"God doesn't make mistakes": father loses his wife but finds the strength to raise his daughter with Down Syndrome on his own - WTVideo.com
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"God doesn't make mistakes": father…
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"God doesn't make mistakes": father loses his wife but finds the strength to raise his daughter with Down Syndrome on his own

By Cylia Queen
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Life can be extremely unfair sometimes. Certain people, however, believe that the obstacles that life throws at us are merely part of God's divine plan. Although we can't see it in the moment, he uses our suffering for good. Take Rory Feek, for example. Rory is an American country singer-songwriter that has been through a lot in the past 5-6 years. In 2014, he and his wife gave birth to a daughter with Down Syndrome. Within the span of a year, his wife, Joey, was diagnosed with cancer and died shortly after. Joey's passing was hard on Rory for several reasons. Losing the person he thought he was going to spend the rest of his life with meant that he also had to raise his daughter alone. That didn't stop Rory from seeing the good that could come from his situation, though. 

via: Medium

It's certainly not fair losing your wife after having a child together only a couple years ago, but Rory did his best to raise little Indiana on his own. He admits that in the beginning, he was terrified. He had read so many books that had claimed raising a child with Down Syndrome was nothing like raising other children; it was much harder. Over and over Rory read the same message, that he had to "lower his expectations." He didn't let that stop him from believing that Indiana was capable of having a normal life. As Indiana grew, he realized that those books were wrong. She was just as intelligent and loving as other 4-year-olds her age and, a part from a few differences, she could do just about anything a normal child could do. She may have eyes that are a little more squinty and she might not be able to walk up and down the stairs as fast, but Indiana is a very active child and leads a normal life.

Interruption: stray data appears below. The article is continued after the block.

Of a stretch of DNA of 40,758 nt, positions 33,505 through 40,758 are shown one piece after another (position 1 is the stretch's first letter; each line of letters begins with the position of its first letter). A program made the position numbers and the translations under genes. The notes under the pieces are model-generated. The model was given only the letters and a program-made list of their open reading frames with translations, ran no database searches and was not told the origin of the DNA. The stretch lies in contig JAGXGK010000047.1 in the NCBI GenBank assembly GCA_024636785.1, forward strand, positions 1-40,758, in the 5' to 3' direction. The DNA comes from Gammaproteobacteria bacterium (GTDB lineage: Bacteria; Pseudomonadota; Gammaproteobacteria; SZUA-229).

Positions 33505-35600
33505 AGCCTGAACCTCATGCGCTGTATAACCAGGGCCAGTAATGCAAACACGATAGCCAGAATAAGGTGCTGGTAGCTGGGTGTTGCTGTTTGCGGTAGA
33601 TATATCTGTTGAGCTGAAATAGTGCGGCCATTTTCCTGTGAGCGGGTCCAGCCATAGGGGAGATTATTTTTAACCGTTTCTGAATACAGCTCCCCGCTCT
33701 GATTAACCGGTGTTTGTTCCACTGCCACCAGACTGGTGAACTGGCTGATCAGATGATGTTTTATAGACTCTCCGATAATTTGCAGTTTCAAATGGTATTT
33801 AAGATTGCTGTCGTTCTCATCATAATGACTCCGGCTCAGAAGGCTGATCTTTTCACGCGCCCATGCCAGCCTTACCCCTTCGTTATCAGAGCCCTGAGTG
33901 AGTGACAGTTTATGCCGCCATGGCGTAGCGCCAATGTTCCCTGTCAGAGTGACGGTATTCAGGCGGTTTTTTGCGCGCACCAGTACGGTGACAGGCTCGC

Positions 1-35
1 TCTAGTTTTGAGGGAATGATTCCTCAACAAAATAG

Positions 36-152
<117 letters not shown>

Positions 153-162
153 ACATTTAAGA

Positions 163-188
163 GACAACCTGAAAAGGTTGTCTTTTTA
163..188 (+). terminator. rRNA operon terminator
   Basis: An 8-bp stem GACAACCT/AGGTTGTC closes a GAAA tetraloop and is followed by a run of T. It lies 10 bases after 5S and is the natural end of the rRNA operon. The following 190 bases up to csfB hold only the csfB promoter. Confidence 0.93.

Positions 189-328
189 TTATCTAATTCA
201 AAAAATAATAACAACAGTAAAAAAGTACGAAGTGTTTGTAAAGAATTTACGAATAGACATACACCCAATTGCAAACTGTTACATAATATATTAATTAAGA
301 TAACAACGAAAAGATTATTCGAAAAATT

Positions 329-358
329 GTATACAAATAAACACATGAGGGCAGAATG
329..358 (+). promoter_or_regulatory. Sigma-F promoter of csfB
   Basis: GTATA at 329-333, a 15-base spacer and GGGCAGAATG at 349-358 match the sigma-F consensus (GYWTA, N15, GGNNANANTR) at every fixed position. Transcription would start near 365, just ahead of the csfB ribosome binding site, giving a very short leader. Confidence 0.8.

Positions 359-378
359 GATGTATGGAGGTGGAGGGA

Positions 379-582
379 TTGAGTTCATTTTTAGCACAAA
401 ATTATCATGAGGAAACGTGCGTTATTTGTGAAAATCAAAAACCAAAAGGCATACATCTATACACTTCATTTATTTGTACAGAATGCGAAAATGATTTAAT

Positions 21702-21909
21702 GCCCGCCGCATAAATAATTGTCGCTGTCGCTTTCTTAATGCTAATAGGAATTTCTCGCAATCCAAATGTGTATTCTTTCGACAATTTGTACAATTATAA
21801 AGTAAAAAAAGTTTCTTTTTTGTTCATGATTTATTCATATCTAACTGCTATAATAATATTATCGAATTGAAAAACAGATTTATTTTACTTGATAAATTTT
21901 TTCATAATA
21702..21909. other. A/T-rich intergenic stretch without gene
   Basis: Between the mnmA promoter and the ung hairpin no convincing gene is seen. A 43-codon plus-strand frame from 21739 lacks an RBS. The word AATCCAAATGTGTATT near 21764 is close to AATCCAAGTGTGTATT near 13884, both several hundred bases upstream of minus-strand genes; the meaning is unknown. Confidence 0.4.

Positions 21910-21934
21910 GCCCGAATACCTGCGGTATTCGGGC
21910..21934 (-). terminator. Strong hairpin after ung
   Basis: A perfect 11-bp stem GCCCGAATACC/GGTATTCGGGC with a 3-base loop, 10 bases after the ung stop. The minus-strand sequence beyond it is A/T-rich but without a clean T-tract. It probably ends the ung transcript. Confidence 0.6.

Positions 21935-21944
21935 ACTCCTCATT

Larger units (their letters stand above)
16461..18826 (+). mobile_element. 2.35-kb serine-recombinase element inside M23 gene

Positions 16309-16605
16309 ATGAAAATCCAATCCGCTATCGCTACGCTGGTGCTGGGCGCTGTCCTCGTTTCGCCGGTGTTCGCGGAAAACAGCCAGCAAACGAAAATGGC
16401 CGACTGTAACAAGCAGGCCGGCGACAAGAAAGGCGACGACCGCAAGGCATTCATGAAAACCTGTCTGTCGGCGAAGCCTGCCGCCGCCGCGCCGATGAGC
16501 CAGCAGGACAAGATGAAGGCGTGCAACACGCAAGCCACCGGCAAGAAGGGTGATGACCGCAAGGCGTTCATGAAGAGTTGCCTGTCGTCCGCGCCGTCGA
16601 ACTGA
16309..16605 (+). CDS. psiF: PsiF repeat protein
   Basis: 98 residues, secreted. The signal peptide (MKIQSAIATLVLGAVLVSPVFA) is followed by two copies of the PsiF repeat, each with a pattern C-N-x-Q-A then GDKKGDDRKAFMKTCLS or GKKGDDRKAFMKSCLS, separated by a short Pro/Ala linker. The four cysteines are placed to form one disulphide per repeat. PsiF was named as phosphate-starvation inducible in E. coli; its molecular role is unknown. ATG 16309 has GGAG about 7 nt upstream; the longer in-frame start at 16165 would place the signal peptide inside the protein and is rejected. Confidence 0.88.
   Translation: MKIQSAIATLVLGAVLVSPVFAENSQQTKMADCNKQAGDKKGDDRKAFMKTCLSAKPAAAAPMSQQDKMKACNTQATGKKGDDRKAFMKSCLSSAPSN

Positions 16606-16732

Rory also explained that he's learned another valuable lesson while raising his duaghter alone: he doesn't feel like he's the father of a child with a disability because Down Syndrome is not a disability. Society has conditioned us to feel sorry for parents who have Down Syndrome because they are seen as a "burden" instead of something parents could love or cherish. This idea, however, is completely wrong and unacceptible. According to Rory, God doesn't make mistakes and, being different doesn't mean that you are less vauable or loveable than other people. Although Indiana has Down Syndrome doesn't mean her life is less significant; she has dreams and feelings just like everyone else. 

In fact, Indiana means the whole world to Rory. She's the reason why he wakes up smiling everyday. If it weren't for Indiana, he'd still be mourning the loss of his wife and probably never would've been able to get over it. To Rory, Indiana is a gift sent from God, one that reminds him of all the wonderful years he had with his wife before she passed away. Indiana is also a gift that keeps on giving, and Rory can't wait kind of woman she grows up to be. 

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